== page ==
How To Insure A Boat In BC

Whether you’re becoming a first-time boat owner or have been relying on your homeowner’s insurance to cover a vessel you already have, it’s time to consider getting separate boat insurance. Here’s an easy-to-follow guide on how to insure a boat in BC, ensuring you can sail smoothly and with an absolute peace of mind. 

Do You Need to Insure Your Boat in BC?

Legally speaking, no, you don’t have to have boat insurance to operate a boat in BC. That being said, you’ll probably still want to get it. Homeowners’ insurance won’t adequately cover your vessel in case of an accident, and the amount of coverage you get can vary significantly. Without separate insurance for your boat, you could end up paying thousands of dollars out of pocket for repairs, injuries, medical bills, legal fees, and more. Furthermore, if you want to dock at a marina, they will likely require you to have boat insurance in the first place.

How Do I Get Boat Insurance? 

The insurer in question will need to know a few things about your vessel so that they can give you a quote. These include the following:

  • Vessel length, type, and value
  • Age and condition of vessel, as they can depreciate in value as the years go on
  • Boat usage frequency and use case (pleasure cruises, fishing, etc.)
  • Where and how the boat is stored
  • Where you sail (specific lakes, ocean coastlines, rivers, etc.)
  • Navigational experience and previous insurance history
  • Whether you’ve taken boating courses and/or sail competitively

What Kind of Insurance Do You Need for a Boat?

Boat policies have a variety of coverages built into them. Talk to your provider about what their standard policy will offer you. Some providers may offer additional coverages built into the price of their standard policy. With others, you may have to pay extra to get them. Here are the coverages you should expect to be provided with your boat, as well as some you should consider adding on. 

Collision Damage

Collision damage coverage will cover the repair or replacement of the boat, which can save you thousands of dollars. The one caveat is that you might not get towing services or salvage coverage. Those are often offered as separate insurance add-ons, which you should consider including in your package since the cost can otherwise be high.

Property Damage

This coverage is for when you’re an at-fault driver. If you hit another boat, a dock, or other property and cause damage, you’ll be insured for any damages caused as a result. Even if you’re a careful and considerate navigator on the water, accidents can still happen where you inadvertently are the one responsible for an incident. 

Injury Liability Coverage

As a boat owner, you are responsible for the safety of your passengers. That means if someone onboard is injured during the collision, you can be sued, especially if it is found that you were negligent. Injury liability coverage covers legal fees, the cost of medical bills, prescription drugs for injuries caused by the accident, and loss of income as a result of those injuries. 

Add-Ons

Comprehensive Coverage

This is another kind of coverage that doesn’t necessarily come with your policy but that you should get either way, especially if you plan to leave your boat docked at a marina or at the cottage over the winter. It covers incidences of vandalism, theft, fire, and floods. Depending on your provider, it can even cover personal property of value like fishing gear and speakers.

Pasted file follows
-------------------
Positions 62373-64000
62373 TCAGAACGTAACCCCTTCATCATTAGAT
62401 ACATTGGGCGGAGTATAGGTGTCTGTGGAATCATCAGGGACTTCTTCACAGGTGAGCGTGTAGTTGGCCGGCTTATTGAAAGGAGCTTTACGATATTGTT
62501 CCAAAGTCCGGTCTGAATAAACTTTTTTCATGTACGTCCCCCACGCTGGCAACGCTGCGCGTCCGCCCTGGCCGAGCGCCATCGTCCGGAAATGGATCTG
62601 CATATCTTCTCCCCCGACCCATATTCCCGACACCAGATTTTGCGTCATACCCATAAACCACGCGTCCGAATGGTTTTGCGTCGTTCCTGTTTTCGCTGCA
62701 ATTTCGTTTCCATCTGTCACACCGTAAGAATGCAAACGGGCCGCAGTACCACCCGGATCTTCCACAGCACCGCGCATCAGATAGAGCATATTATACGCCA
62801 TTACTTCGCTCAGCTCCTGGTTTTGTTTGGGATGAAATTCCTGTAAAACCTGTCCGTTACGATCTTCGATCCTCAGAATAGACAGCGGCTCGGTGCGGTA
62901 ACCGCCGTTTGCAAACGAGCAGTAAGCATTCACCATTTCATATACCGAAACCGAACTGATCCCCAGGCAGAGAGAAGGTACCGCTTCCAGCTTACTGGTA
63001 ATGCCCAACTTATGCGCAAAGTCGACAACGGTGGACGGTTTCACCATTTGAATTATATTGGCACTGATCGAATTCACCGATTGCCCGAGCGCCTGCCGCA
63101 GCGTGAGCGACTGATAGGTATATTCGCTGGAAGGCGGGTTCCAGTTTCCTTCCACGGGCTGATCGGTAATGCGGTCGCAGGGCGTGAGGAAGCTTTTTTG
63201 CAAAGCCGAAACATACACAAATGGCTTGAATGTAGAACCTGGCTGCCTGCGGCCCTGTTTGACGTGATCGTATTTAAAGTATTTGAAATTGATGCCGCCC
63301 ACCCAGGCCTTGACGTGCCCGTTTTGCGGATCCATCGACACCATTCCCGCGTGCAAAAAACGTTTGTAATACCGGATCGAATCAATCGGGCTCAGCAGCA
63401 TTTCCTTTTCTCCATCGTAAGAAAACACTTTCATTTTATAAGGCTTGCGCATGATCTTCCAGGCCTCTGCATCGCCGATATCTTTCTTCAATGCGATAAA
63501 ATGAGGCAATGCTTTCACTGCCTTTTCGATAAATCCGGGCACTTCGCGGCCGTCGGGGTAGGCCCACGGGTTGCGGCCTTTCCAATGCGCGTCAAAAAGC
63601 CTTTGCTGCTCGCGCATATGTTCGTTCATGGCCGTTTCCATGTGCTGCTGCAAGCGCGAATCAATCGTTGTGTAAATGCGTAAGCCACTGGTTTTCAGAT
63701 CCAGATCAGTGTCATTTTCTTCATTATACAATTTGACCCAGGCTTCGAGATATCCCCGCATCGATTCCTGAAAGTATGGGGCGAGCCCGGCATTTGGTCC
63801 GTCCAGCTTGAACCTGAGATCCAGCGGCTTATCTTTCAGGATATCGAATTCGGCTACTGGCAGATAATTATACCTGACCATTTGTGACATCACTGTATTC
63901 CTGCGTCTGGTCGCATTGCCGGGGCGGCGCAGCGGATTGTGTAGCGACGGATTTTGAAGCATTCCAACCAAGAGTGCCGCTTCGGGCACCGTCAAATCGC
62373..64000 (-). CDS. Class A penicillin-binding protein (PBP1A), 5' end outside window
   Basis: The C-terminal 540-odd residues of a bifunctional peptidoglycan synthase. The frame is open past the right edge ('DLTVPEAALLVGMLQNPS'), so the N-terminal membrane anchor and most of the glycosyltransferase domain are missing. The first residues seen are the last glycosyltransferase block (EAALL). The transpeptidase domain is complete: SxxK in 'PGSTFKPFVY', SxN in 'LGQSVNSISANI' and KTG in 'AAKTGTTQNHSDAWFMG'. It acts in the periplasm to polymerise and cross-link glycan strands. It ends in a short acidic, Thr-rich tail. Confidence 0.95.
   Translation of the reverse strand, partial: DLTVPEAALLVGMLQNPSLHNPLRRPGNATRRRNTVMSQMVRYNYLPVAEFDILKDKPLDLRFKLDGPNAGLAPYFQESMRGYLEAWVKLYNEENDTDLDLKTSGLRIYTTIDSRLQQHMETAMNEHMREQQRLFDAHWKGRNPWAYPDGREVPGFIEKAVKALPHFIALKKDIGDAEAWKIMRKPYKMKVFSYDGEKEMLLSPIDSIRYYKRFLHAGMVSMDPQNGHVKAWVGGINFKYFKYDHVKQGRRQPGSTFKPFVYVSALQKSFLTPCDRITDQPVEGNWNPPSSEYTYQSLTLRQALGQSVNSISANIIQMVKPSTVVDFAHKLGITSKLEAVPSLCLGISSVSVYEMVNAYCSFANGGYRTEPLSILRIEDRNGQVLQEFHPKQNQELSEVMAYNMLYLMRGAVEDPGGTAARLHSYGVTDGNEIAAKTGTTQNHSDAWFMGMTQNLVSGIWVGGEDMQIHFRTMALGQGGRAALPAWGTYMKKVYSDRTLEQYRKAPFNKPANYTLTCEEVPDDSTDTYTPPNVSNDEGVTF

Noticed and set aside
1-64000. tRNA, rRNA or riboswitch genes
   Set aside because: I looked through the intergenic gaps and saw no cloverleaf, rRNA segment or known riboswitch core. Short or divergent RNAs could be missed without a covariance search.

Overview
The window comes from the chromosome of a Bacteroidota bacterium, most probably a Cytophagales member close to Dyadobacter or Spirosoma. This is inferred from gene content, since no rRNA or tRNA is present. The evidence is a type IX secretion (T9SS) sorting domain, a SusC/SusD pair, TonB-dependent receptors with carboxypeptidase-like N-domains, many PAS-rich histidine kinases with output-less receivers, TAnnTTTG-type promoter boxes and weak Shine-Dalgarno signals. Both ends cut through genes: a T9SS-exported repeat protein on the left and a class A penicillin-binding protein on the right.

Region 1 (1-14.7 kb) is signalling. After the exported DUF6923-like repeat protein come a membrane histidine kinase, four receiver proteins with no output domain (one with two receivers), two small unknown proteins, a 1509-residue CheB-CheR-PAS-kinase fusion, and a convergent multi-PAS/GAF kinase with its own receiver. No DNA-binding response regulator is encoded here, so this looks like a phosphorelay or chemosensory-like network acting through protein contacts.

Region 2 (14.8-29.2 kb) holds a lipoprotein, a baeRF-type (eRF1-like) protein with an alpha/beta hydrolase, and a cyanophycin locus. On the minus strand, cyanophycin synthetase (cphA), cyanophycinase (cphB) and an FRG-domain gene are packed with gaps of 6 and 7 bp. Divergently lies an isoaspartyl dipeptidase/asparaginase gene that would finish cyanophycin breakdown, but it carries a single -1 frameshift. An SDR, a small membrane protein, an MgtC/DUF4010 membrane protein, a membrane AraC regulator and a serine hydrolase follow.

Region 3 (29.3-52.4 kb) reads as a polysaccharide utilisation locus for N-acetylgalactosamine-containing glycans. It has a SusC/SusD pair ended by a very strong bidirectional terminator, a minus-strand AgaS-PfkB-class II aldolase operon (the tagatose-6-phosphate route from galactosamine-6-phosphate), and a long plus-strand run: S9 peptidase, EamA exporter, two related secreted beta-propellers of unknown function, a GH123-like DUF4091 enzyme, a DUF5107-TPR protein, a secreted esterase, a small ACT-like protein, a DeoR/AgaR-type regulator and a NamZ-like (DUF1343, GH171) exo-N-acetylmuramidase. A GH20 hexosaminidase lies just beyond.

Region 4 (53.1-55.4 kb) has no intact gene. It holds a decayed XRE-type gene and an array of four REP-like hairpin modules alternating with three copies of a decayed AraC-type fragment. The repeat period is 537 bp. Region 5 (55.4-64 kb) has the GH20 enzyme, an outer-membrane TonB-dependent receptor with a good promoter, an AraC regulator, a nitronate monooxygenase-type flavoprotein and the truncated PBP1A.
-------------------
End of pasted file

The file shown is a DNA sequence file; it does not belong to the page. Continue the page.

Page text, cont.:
Coverage Value

There are two kinds of payouts if you make a claim: actual cash value and agreed value. With agreed value, you and your provider will decide how much your boat is worth when you sign the papers. That’s how much you’ll get if your vessel is damaged beyond repair. Talk to your provider about what exactly is covered by agreed value, especially since not all policies are created equal and some may cover more in terms of repair expenses than others. This is a great option for boat owners, largely since it consists of an easy application process and usually covers more than actual cash value. 

If you go with the actual cash value option, you’ll receive the value of the boat at the time of the crash. Boats naturally depreciate over time and are subject to wear and tear that comes with use, which is taken into consideration when the actual cash value is determined. Actual cash value approaches are generally more cost-effective than when choosing an agreed value. It also means an easier claims process, which will take some stress out of your life. 

How Much Does Insurance Cost?

The average cost of insuring a boat varies depending on the type of vessel in question, its length, and how you plan to use it, which is why your insurance provider will want that information upfront. Other factors that can affect the cost of your insurance are your experience and whether your boating license is in good standing, courses that you’ve taken, the horsepower of the boat itself, your gender and age, and your credit score. The overall value of your vessel comes into play as well. A non-powered boat like a canoe will cost much less to insure than a yacht, for instance. Alternatively, the average powerboat costs a few hundred dollars a year to insure, and the price varies based on the previously mentioned factors. 

Having a proper insurance policy in place is like keeping a life jacket on board; it’s there to keep you afloat (in this case, financially) when an accident happens. While it’s easy to feel adventurous and excited at the prospects of waterborne fun and exploration, you should take every precaution to ensure your own safety beforehand. At Portside Insurance, we don’t skim over the details. We’re dedicated to finding the best boat insurance policy for you. Contact us today for more information.

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